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Diabetes and Your Teeth

By: Garry Crystal - Updated: 27 Jun 2010 | comments*Discuss
Diabetes Dental Sugar Glucose

Diabetes can increase the risk of serious problems to your teeth and gums. Diabetics who have problems controlling their blood sugar levels can be more susceptible to gum problems such as periodontal disease.

Uncontrolled Diabetes Problems

Dental problems can happen to everyone but those who suffer from uncontrolled diabetes can find themselves susceptible to serious oral problems. The higher the levels of glucose in the bloodstream the higher the chance of dental problems occurring. Uncontrolled diabetes leads to an insufficient amount of white blood cells. A lack of white blood cells will make it harder for the body’s defence system to fight infection. This can lead to many dental problems such as periodontal disease and dry mouth problems.

Controlled Diabetes

It is not always the case that people with diabetes will suffer from dental problems. People who control their diabetes should already know the problems that can occur when sugar levels are left unchecked. People who are well aware of these issues will usually maintain strict diets and take adequate medical precautions. In a lot of ways those who control their diabetes are more informed and less likely to suffer from dental problems. Problems are more likely when blood sugar levels are uncontrolled.

Types of Dental Problems

People with controlled diabetes can suffer from exactly the same dental problems as people without diabetes. However, uncontrolled diabetes can lead to a greater risk of certain dental problems. These dental problems can include:

  • Gum problems and diseases such as periodontitis and gingivitis
  • Lack of saliva causing dry mouth that can lead to other oral infections, oral ulcers, tooth loss and decay
  • Very slow healing times after dental treatments
  • Oral fungal infections such as thrush due to high glucose levels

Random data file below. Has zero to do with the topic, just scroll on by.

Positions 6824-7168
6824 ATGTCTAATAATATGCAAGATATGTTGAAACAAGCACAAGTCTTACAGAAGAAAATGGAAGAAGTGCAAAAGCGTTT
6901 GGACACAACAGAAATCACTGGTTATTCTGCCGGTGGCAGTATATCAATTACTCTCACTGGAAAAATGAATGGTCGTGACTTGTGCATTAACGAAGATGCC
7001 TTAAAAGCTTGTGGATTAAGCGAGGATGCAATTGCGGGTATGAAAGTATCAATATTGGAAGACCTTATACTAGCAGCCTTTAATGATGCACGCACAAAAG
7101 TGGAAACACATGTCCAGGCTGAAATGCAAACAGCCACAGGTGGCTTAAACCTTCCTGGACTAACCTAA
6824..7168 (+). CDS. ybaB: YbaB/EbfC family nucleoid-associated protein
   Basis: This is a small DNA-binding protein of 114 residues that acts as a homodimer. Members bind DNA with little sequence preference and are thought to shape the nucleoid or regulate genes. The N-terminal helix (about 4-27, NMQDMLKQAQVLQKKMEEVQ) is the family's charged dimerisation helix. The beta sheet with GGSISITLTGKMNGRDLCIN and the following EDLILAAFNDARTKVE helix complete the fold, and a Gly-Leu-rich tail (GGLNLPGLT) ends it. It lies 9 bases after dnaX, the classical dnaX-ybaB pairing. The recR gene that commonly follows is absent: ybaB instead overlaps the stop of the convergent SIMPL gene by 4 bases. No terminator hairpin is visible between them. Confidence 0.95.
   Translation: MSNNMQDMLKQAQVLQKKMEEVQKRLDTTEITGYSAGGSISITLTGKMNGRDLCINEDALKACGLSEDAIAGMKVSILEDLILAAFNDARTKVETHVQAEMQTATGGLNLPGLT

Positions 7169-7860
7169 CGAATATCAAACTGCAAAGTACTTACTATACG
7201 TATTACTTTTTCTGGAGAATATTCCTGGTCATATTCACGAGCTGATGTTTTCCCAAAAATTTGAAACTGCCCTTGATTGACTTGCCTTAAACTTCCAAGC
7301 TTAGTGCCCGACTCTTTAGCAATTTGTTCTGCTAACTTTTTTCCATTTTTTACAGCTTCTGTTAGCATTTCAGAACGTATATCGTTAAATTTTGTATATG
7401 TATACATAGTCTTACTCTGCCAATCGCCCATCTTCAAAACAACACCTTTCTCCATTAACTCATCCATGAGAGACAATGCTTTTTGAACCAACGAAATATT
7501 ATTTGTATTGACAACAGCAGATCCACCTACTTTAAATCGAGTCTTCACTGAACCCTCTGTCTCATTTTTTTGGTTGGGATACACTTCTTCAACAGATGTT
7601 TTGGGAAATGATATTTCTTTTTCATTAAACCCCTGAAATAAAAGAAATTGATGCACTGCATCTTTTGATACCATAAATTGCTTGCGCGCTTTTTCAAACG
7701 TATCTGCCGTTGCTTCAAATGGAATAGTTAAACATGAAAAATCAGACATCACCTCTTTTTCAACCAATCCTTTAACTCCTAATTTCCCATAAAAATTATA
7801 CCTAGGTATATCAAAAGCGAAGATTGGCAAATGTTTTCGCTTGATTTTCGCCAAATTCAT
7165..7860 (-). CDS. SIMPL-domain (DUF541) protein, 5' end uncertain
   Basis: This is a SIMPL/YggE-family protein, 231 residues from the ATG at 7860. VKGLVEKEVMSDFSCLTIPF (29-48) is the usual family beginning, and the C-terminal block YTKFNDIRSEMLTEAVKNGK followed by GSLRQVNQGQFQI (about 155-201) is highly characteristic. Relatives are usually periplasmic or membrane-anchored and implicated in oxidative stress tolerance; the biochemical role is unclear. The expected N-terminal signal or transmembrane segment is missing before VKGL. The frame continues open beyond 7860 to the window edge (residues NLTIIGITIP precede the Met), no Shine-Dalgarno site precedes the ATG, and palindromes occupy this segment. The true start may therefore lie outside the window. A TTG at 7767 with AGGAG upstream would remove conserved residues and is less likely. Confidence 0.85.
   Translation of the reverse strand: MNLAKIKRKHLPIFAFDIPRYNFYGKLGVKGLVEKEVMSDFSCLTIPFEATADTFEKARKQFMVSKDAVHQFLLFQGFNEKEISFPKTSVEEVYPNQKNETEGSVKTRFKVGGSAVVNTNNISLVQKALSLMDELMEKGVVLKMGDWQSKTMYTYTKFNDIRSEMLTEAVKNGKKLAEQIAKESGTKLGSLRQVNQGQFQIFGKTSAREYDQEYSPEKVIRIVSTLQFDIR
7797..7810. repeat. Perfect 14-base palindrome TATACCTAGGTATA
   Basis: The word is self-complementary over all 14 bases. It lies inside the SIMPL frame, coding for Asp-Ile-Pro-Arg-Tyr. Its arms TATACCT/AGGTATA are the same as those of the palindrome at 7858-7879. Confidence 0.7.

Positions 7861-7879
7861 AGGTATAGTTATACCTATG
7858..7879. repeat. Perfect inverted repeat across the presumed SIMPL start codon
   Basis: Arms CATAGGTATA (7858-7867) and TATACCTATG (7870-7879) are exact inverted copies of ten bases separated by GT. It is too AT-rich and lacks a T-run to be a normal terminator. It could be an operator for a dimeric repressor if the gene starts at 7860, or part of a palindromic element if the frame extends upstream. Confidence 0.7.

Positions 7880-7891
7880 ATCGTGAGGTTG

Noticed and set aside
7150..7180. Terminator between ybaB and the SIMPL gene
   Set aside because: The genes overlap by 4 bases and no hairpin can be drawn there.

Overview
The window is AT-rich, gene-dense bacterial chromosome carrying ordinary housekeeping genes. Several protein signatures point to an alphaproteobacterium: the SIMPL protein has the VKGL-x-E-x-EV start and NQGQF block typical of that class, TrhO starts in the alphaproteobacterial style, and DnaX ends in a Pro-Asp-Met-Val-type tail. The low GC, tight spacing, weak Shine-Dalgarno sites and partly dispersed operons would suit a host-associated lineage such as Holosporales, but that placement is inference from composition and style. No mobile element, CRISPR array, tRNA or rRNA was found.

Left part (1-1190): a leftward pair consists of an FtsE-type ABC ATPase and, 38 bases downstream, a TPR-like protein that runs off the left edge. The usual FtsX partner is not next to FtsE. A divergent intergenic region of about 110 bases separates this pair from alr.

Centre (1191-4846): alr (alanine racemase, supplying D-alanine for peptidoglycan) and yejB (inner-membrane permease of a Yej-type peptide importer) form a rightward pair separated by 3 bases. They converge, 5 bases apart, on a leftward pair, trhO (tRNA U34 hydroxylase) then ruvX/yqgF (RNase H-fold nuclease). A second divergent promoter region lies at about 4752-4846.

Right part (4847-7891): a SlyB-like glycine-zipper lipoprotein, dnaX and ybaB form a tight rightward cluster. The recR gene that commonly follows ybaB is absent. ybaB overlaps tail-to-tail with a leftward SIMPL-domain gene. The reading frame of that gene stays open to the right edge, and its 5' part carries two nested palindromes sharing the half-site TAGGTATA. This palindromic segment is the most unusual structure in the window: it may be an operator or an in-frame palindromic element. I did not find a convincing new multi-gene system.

Diabetes and Smokers

It’s a fact that smokers who have diabetes will have an even higher risk of dental problems such as oral infections including periodontitis. The risk to diabetics who smoke is around 20 times higher than those who do not smoke. It is well known that smoking impairs the flow of blood and can affect healing after dental procedures. This risk is also likely to increase for smokers over the age of 45.

Tooth Loss and Diabetes

Uncontrolled diabetes can mean an increase towards the risk of tooth loss. Diseases such as periodontal disease and gingivitis are serious dental problems if left unchecked. The infection can spread to the bones in the jaw that hold the teeth. These infections are very treatable if caught in the early stages. There may also be healing problems caused by the diabetes that can occur after surgery. There will be certain after care instructions that should be followed very closely to assist the healing process.

Diabetes and Your Dentist

Diabetics will need to take extra precautions when it comes to dental treatments. Dentists will need to be aware of the patient’s condition and how well controlled it is. Dentists will need to know of any prior hypoglycaemic episodes and the frequency at which these episodes occur. Dentists should also hold details of the patient’s doctor and hold information on the types of medicine they are taking to control the diabetes. The diabetic’s doctor should also be informed of any major dental treatments before they are due to take place.

It is not always the case that diabetes will definitely lead to dental problems. For those who control their diabetes the risk of dental problems should be similar to non sufferers. But adequate medical care should always be taken when it comes to diabetes. Dentists and doctors will be able to give the best advice and information on ways to minimise the risk of medical and dental problems for those who suffer from this disease.

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